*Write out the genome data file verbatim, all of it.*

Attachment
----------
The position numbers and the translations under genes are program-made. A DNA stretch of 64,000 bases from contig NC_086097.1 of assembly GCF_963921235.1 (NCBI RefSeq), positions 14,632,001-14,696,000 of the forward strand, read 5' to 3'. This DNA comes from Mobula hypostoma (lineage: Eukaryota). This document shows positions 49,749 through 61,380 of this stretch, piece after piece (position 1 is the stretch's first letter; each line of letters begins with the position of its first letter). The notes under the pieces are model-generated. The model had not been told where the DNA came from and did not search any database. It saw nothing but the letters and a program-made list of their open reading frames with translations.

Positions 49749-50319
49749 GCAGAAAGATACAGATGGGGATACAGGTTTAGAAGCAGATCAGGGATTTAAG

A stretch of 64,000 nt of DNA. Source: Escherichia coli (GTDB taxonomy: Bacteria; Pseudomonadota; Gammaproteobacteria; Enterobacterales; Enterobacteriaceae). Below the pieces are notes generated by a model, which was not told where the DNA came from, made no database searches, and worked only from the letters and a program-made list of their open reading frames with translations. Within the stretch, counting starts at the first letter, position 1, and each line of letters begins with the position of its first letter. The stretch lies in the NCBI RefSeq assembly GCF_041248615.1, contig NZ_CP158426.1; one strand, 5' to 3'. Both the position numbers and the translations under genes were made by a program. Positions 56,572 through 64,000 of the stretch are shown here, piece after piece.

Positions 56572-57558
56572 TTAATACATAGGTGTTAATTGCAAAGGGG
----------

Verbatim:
The position numbers and the translations under genes are program-made. A DNA stretch of 64,000 bases from contig NC_086097.1 of assembly GCF_963921235.1 (NCBI RefSeq), positions 14,632,001-14,696,000 of the forward strand, read 5' to 3'. This DNA comes from Mobula hypostoma (lineage: Eukaryota). This document shows positions 49,749 through 61,380 of this stretch, piece after piece (position 1 is the stretch's first letter; each line of letters begins with the position of its first letter). The notes under the pieces are model-generated. The model had not been told where the DNA came from and did not search any database. It saw nothing but the letters and a program-made list of their open reading frames with translations.

Positions 49749-50319
49749 GCAGAAAGATACAGATGGGGATACAGGTTTAGAAGCAGATCAGGGATTTAAG

A stretch of 64,000 nt of DNA. Source: Escherichia coli (GTDB taxonomy: Bacteria; Pseudomonadota; Gammaproteobacteria; Enterobacterales; Enterobacteriaceae). Below the pieces are notes generated by a model, which was not told where the DNA came from, made no database searches, and worked only from the letters and a program-made list of their open reading frames with translations. Within the stretch, counting starts at the first letter, position 1, and each line of letters begins with the position of its first letter. The stretch lies in the NCBI RefSeq assembly GCF_041248615.1, contig NZ_CP158426.1; one strand, 5' to 3'. Both the position numbers and the translations under genes were made by a program. Positions 56,572 through 64,000 of the stretch are shown here, piece after piece.

Positions 56572-57558
56572 TTAATACATAGGTGTTAATTGCAAAGGGG